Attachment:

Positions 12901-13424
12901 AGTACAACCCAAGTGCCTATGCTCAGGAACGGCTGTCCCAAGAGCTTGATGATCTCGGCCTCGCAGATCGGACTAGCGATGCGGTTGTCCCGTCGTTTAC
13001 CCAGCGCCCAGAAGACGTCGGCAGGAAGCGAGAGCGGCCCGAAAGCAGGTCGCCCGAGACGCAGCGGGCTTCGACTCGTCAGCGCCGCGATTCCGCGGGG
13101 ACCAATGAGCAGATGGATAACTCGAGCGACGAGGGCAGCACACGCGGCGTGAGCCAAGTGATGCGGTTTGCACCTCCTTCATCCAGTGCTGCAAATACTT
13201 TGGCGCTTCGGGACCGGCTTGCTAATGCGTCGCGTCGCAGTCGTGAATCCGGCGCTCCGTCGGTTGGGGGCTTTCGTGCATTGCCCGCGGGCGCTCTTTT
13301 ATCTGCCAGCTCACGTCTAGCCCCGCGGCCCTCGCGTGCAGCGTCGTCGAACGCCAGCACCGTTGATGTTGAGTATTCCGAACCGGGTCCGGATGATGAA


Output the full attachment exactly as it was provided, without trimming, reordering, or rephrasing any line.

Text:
Positions 12901-13424
12901 AGTACAACCCAAGTGCCTATGCTCAGGAACGGCTGTCCCAAGAGCTTGATGATCTCGGCCTCGCAGATCGGACTAGCGATGCGGTTGTCCCGTCGTTTAC
13001 CCAGCGCCCAGAAGACGTCGGCAGGAAGCGAGAGCGGCCCGAAAGCAGGTCGCCCGAGACGCAGCGGGCTTCGACTCGTCAGCGCCGCGATTCCGCGGGG
13101 ACCAATGAGCAGATGGATAACTCGAGCGACGAGGGCAGCACACGCGGCGTGAGCCAAGTGATGCGGTTTGCACCTCCTTCATCCAGTGCTGCAAATACTT
13201 TGGCGCTTCGGGACCGGCTTGCTAATGCGTCGCGTCGCAGTCGTGAATCCGGCGCTCCGTCGGTTGGGGGCTTTCGTGCATTGCCCGCGGGCGCTCTTTT
13301 ATCTGCCAGCTCACGTCTAGCCCCGCGGCCCTCGCGTGCAGCGTCGTCGAACGCCAGCACCGTTGATGTTGAGTATTCCGAACCGGGTCCGGATGATGAA